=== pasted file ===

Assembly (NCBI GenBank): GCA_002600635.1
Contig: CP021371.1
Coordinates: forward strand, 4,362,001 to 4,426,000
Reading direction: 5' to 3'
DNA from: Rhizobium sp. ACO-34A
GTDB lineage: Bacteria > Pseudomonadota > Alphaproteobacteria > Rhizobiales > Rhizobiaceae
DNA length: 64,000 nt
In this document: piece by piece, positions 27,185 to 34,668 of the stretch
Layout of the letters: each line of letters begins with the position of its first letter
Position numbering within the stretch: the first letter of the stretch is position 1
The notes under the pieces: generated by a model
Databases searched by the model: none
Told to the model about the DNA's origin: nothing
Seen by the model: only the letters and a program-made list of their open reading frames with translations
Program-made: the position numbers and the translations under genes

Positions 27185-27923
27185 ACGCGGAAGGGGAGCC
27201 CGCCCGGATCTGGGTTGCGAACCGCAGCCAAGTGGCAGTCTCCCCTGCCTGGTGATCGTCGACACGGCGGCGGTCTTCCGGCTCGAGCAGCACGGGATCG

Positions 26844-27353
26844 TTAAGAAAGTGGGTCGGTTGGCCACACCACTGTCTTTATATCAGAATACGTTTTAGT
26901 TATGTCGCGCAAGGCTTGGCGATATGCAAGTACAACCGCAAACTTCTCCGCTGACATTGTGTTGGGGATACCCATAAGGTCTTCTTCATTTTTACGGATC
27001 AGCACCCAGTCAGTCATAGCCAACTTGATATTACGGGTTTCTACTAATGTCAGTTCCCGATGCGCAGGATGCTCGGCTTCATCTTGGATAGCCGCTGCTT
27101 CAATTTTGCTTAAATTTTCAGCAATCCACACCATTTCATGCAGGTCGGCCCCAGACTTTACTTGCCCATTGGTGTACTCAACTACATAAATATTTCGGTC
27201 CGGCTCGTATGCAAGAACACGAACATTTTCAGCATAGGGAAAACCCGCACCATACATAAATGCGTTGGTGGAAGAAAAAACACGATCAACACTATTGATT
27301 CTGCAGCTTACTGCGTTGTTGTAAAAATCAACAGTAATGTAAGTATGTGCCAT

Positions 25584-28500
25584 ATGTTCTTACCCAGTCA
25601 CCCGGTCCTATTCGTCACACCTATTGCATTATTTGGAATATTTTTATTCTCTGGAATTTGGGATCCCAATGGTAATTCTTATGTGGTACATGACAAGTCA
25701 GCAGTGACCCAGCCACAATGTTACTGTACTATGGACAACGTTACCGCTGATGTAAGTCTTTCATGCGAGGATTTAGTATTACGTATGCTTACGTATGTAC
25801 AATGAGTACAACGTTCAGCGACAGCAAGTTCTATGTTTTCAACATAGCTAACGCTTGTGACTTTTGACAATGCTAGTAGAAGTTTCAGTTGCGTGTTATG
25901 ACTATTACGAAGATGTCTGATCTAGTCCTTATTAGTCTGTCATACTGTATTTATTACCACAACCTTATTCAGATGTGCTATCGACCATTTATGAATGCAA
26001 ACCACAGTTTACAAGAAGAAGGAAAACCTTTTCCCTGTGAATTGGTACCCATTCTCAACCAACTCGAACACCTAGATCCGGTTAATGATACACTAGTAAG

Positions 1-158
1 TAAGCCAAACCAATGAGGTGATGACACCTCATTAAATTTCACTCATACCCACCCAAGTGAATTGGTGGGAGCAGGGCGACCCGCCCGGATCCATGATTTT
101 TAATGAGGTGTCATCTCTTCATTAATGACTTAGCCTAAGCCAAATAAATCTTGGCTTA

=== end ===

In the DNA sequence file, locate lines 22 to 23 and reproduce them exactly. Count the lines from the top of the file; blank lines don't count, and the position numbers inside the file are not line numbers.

27001 AGCACCCAGTCAGTCATAGCCAACTTGATATTACGGGTTTCTACTAATGTCAGTTCCCGATGCGCAGGATGCTCGGCTTCATCTTGGATAGCCGCTGCTT
27101 CAATTTTGCTTAAATTTTCAGCAATCCACACCATTTCATGCAGGTCGGCCCCAGACTTTACTTGCCCATTGGTGTACTCAACTACATAAATATTTCGGTC